2. See among others, Peter Marin's Living in Moral Pain, "Psychology Today," November 1981; Robert Jay Lifton's, Home From the War, Basic Books, 1973; and my The Moral Casualties of War: Understanding the Experience, "International Journal Of Applied Philosophy," vol 13:1, Spring 1999.
3. Henceforth I will refer to all who have been members of the military as "veterans" whether they have already been discharged or remain on active duty.
4. I will use the generic term "soldier" to refer to all members of the military regardless of branch of service or gender.
5. Beyond PTSD: The Moral Casualties of War, pp. 23-31.
6. The intent of all combat action is to neutralize the enemies' ability to wage war. The primary means of accomplishing this end in war fighting is by creating enemy casualties, i.e., by rendering the enemy incapable of continuing the hostilities. As was illustrated during the endless artillery bombardment experienced by soldiers fighting in the trenches of the Western Front during World War I, this includes not only killing and physically injuring enemy combatants, but psychologically and emotionally incapacitating them as well (then termed "shell shock").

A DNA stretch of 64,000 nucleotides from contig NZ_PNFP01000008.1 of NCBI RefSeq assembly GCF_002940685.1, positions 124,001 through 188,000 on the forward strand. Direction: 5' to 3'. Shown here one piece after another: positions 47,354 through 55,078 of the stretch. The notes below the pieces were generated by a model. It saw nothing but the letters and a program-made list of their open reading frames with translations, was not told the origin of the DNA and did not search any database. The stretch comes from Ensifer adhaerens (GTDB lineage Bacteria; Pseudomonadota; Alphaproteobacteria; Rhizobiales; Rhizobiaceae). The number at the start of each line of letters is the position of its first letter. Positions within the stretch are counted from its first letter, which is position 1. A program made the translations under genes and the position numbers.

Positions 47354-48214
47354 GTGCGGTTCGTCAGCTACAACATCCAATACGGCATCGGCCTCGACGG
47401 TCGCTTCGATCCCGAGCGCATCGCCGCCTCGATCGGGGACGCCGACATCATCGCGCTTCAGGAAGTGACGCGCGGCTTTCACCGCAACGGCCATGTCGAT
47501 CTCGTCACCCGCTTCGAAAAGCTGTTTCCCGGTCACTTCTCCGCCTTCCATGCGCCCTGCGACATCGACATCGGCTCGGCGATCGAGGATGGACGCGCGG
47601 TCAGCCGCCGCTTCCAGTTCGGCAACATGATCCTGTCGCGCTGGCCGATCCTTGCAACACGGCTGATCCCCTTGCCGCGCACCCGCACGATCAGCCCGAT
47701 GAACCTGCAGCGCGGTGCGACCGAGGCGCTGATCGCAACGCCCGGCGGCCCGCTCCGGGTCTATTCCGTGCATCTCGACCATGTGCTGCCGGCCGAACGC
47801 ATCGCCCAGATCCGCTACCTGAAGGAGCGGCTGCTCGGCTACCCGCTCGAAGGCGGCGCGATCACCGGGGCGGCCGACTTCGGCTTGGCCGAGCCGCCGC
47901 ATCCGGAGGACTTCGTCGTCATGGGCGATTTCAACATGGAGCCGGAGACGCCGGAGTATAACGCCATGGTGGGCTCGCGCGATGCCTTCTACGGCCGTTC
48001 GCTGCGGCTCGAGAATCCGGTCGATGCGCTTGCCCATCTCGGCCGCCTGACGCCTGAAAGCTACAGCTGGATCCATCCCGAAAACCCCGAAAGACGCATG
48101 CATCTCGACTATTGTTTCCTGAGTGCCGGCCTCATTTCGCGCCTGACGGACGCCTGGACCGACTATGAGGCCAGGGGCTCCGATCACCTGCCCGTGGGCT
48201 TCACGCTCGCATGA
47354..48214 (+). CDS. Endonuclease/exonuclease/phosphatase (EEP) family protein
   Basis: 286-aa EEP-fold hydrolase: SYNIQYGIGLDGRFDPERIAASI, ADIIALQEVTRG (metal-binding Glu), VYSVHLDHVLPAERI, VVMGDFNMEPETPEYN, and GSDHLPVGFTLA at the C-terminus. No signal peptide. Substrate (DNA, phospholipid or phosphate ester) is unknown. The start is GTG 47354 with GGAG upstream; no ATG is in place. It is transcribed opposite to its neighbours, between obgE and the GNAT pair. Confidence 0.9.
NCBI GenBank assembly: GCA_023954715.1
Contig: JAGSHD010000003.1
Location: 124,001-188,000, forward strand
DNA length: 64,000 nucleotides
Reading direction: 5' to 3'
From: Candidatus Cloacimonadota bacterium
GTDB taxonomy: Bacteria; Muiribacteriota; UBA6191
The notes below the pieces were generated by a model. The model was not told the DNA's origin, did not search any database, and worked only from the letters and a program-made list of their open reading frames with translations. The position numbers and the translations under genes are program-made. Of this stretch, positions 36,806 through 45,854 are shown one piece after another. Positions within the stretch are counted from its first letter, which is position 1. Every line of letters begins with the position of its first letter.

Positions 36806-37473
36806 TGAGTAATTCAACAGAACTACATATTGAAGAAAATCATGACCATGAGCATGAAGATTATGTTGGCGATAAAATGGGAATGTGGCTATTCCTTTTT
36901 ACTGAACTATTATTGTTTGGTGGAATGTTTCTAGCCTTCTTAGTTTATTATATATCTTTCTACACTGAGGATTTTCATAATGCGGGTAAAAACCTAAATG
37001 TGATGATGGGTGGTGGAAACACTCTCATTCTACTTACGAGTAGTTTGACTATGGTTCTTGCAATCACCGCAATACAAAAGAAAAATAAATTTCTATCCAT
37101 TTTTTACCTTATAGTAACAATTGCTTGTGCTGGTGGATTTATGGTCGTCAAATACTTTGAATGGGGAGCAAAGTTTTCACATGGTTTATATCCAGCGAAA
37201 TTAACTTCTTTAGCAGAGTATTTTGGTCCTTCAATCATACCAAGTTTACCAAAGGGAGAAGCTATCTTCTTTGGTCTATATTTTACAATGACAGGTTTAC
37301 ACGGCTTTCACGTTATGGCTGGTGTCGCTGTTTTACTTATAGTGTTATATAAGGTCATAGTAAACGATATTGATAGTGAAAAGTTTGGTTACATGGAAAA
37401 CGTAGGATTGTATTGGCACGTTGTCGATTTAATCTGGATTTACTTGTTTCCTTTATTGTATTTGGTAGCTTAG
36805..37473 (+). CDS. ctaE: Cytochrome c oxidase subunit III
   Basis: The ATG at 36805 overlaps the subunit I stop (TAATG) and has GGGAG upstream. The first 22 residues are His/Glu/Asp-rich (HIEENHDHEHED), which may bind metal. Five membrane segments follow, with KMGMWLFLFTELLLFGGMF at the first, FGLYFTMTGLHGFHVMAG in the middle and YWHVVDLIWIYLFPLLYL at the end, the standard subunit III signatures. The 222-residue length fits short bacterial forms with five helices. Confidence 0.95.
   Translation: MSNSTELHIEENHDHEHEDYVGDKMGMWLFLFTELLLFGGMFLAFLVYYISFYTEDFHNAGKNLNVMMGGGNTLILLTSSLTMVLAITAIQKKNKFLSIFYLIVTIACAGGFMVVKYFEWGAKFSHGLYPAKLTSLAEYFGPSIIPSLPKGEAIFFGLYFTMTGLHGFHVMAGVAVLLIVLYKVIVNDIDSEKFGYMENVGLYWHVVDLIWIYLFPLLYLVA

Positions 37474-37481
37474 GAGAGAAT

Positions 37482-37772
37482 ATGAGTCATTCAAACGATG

7. Ibid, pp. 150-167.
8. See my book, Worthy of Gratitude: Why Veterans May Not Want To Be Thanked For Their Service in War, Gnosis Press, New York, 2015.
9. Beyond PTSD: The Moral Casualties of War, pp. 96-101.
10. Ibid, pp.103-113.
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